Is The Good Old Pager Coming Down To Its Final Beeps?

from the out-to-pasture dept

It's been nearly five years since we reported that some people were still clinging tightly to their pagers, despite their obsolescence in many ways thanks to the mobile phone. Few companies still actually make the devices, and with so few users -- just 7.4 million nationwide -- once-thriving pager-repair businesses are now dwindling as well. That's hardly surprising; what is a little, though, is that pagers have continued to hang on. Their real strength is in the medical market, where doctors and hospitals still rely on them because they more reliably penetrate buildings, and they can be used in areas where cell phones are banned due to concerns they'll interfere with medical equipment (or interfere with hospitals' revenue from high-price in-room telephones for patients). But the days of the venerable pager look numbered: hospitals' attitudes about cell phone use are starting to shift, while many are installing WiFi-based systems that offer far greater functionality than simple paging.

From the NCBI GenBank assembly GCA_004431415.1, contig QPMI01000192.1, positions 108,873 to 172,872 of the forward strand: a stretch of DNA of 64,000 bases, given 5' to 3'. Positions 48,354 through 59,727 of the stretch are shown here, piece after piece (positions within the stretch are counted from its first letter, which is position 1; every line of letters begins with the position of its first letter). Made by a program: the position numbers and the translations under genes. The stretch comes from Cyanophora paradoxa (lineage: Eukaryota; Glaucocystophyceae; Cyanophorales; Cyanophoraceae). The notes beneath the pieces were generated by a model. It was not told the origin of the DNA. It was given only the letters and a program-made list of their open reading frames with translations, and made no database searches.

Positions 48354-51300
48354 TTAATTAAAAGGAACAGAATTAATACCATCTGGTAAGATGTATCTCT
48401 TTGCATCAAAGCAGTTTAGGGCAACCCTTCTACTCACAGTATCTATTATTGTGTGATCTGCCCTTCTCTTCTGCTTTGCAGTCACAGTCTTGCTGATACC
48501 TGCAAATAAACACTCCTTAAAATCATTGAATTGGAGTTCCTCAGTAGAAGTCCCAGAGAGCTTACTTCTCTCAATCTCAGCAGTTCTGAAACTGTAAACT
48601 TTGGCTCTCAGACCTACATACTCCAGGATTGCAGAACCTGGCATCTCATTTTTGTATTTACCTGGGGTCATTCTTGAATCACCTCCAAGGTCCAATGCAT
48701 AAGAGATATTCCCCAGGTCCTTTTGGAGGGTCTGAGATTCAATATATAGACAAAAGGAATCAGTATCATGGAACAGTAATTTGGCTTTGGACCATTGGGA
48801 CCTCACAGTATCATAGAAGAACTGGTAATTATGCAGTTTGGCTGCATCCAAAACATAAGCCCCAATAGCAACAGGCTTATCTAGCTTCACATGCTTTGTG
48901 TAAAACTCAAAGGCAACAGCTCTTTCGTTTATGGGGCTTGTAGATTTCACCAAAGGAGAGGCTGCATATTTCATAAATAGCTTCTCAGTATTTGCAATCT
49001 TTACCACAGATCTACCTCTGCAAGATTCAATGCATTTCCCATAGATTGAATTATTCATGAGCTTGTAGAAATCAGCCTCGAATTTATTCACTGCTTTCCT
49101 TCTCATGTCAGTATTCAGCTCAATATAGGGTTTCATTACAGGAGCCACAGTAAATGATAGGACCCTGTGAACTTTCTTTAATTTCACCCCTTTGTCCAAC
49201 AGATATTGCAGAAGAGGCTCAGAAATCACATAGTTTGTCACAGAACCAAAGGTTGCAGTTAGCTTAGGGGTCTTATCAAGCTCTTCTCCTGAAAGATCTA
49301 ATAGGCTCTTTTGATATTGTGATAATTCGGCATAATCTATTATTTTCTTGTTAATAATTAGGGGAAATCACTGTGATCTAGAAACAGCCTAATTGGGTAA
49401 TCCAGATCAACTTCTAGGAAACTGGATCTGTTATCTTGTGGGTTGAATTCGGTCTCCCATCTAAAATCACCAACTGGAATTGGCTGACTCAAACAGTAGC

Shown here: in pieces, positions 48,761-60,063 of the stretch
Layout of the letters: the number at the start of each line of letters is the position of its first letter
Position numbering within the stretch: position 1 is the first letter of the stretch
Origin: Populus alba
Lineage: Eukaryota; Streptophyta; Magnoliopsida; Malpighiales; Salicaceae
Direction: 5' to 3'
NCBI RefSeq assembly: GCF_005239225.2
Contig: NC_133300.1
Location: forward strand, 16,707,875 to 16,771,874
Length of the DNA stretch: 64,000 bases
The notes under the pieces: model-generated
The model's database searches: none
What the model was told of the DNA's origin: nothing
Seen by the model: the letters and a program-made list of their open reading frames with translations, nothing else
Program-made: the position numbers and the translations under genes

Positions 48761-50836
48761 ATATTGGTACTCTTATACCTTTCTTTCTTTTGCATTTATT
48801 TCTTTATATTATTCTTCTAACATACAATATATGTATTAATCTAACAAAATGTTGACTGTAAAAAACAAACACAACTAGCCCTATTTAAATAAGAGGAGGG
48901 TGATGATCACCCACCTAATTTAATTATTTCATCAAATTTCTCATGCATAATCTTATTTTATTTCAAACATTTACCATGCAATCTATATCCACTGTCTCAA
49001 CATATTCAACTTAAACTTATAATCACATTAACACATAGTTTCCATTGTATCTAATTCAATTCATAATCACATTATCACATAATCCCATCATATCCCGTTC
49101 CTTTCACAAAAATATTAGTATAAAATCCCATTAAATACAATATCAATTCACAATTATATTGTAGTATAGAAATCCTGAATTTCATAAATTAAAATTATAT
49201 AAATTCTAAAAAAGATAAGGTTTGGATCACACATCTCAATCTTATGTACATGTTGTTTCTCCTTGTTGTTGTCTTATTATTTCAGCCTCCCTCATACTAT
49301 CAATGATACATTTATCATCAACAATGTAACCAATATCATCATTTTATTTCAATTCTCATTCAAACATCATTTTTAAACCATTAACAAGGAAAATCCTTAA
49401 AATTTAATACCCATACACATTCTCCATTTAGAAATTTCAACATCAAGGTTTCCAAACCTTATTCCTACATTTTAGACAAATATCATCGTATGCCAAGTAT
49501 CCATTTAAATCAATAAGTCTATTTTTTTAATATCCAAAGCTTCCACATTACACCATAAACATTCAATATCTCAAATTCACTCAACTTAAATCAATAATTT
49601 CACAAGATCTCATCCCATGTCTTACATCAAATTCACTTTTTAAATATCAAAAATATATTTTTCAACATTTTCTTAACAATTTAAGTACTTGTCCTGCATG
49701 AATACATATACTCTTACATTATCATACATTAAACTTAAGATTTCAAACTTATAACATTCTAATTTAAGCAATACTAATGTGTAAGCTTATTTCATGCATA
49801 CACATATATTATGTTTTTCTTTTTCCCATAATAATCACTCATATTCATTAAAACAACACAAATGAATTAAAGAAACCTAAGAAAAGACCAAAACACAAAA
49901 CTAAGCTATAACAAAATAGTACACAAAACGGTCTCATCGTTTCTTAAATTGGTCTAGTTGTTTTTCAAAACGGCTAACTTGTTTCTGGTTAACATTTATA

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  1. identicon
    Cliff McIntire, 15 Jul 2011 @ 3:11pm

    cell phones considered unreliable

    The cheaper cost and smaller package make a pager preferable for some things, but it's their reliability that makes them indispensable for many people.

    Pagers will not die until a more reliable alternative comes along. If pagers were larger and more expensive than smart phones they would still have significant usage. This is because some roles (ie the only sysadmin in a dot com company) MUST get notifications.

    If I had to pay hundreds of dollars a month to have my pager, I would.

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